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The benefits of gaining a board appointment are considerable – both professionally and personally and there are hundreds of organisations looking for Non Executive Directors at any given moment.
In order to be successfully appointed to a board or to submit an effective application it is important to first understand what skills appointing boards look for in potential board directors.
Top 3 executive skills
People ask me regularly ‘What skills do most boards want in a potential board member?’
The top 3 most requested skills are:
- Finance & Accounting
- Audit & Risk
These top 3 should come as no surprise and generally make up the majority skills of a boards composition. However, whilst many believe that to gain a board appointment you must be a governance professional, lawyer or accountant these are not the only skills required by board, in fact, increasingly marketing professionals are increasingly required by boards.
So, if you are not a lawyer, banker or accountant do not think your board career is over – far from it (some of the best NEDs I have met do not have legal or financial backgrounds). Instead, having at the back of your mind how sort after these skills are can help you craft a convincing reason for being appointed.
Understanding your board skills
Perhaps the most important element of any application is to first understand what your executive skills are and why they are valuable at board level. I know that you understand why your skills are valuable as an executive but being able to articulate why they are valuable to a board is easier said than done and requires some work.
Boards require a diverse matrix of skills but ‘pinning down’ what exactly these skills are can be difficult. There are undoubtedly others but, the list below is a good place to begin and might help you understand where you are likely to contribute your skills at board level.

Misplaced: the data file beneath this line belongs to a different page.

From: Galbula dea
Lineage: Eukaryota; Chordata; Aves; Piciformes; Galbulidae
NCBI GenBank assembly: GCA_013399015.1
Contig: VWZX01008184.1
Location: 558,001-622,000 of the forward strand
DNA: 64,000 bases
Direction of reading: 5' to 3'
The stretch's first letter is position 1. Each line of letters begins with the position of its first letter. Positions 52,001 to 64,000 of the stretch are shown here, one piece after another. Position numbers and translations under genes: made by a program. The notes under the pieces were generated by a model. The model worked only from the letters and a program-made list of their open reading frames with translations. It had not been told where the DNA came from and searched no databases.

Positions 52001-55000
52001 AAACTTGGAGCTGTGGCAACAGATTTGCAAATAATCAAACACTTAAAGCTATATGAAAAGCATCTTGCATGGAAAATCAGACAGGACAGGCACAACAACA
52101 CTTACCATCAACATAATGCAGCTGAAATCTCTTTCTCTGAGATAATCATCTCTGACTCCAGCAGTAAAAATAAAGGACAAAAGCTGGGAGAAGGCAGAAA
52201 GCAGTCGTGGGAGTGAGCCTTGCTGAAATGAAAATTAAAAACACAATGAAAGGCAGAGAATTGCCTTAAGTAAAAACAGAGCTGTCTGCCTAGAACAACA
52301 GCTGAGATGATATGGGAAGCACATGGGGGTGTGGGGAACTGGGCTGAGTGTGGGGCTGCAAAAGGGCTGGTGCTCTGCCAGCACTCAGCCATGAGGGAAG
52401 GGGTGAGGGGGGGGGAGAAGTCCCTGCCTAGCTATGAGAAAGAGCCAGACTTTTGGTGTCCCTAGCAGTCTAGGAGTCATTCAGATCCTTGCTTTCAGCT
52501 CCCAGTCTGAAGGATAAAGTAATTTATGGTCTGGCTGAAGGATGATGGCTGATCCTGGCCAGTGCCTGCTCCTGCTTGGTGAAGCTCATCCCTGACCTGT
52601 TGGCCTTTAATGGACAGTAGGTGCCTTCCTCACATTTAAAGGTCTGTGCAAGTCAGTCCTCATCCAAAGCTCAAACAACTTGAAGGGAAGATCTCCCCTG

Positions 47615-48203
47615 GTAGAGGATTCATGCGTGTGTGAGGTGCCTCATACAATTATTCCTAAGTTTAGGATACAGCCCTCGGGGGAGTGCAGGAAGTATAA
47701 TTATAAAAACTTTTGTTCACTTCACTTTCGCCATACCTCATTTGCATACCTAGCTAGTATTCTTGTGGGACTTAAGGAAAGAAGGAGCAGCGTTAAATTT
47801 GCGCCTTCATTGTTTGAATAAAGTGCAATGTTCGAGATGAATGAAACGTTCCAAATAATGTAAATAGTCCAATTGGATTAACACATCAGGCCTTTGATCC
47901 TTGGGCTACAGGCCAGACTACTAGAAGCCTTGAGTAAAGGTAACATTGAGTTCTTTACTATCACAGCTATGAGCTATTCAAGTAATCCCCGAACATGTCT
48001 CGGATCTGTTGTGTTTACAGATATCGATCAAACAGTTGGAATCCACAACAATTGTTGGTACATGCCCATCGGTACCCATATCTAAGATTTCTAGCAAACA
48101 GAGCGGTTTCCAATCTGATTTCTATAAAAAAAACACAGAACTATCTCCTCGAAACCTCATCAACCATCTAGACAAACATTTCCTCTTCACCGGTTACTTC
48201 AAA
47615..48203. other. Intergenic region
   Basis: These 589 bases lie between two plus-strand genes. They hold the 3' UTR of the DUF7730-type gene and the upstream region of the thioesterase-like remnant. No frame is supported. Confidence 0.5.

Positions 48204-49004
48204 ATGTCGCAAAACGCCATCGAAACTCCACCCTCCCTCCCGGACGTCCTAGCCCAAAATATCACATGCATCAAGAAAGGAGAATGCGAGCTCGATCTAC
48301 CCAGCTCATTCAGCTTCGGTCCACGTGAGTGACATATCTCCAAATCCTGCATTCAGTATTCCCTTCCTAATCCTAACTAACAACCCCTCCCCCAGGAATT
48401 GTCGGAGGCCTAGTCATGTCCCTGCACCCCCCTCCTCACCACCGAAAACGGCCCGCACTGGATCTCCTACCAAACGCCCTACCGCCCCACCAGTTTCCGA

- Industry Experience
- Management Experience
- Policy Development
- Senior Leadership
- Strategy & Planning
Understanding what executive skills are required?
Key to any board application is determining what a board wants in a new Member. In most cases finding out what they are will be fairly straight forward as you will have likely been approached because of your core skills or these skills were clearly outlined in the specifications on an advert/by a recruiter.
However, in some situations the skills required can be less clear. To counter this here you need to make yourself aware of the current/future ‘issues’ that the board is concerning itself with and understand what is occurring at board level. There are a number of ways this can be accomplished. Obviously, if you can, speak with the Chair or the Nominations Committee first (I strongly recommend you do prior to submitting any application) then grasping what they want should be easy. But, if you do not have access to key board members or you are still unclear of the skills required by the board then you will need to find alternative routes to get this information.
In this situation I strongly recommend speaking to the stakeholders of the organisation to get their perspective on the strategic challenges they believe face the organisation and the ones that they also face themselves (as they are likely to be similar). Having gathered this information you should then be able to deduce the skills required at board level to tackle their challenges.
Once you are clear on the skills required by the board the next step is to identify where the skill gaps lie. Creating a skills matrix of the board members is a good way to begin. Consider the fictitious board matrix below. The Red skills are under represented and other skills suggest a deficiency – both might be areas you could contribute.
By undertaking the exercise above, grasping what the most sort after skills are, understanding where you can contribute and what the strategic challenges the board/organisation is facing should form an essential part of your application process.
By taking this approach you will be able to demonstrate being an intelligent, proactive and thoughtful applicant and also be able to speak with confidence about how your skills can contribute and compliment the work of the board. All things any board would value in a new board member.
About the Author
David Schwarz is CEO & Founder of Board Direction – Australia’s leading board advertising and non-executive career support firm. He has over a decade of experience of putting people on boards as an international headhunter and a non-executive recruiter and has interviewed over one thousand non-executives and placed hundreds into some of the most significant public, private and NFP roles in the world. He has been described as Australia’s leading board recruitment expert, is a published author, a regular speaker on the board appointment process and runs Board Search Masterclasses across Australia. He is one of Australia’s Top 10 LinkedIn users with over 20,000 connections. Email: [email protected]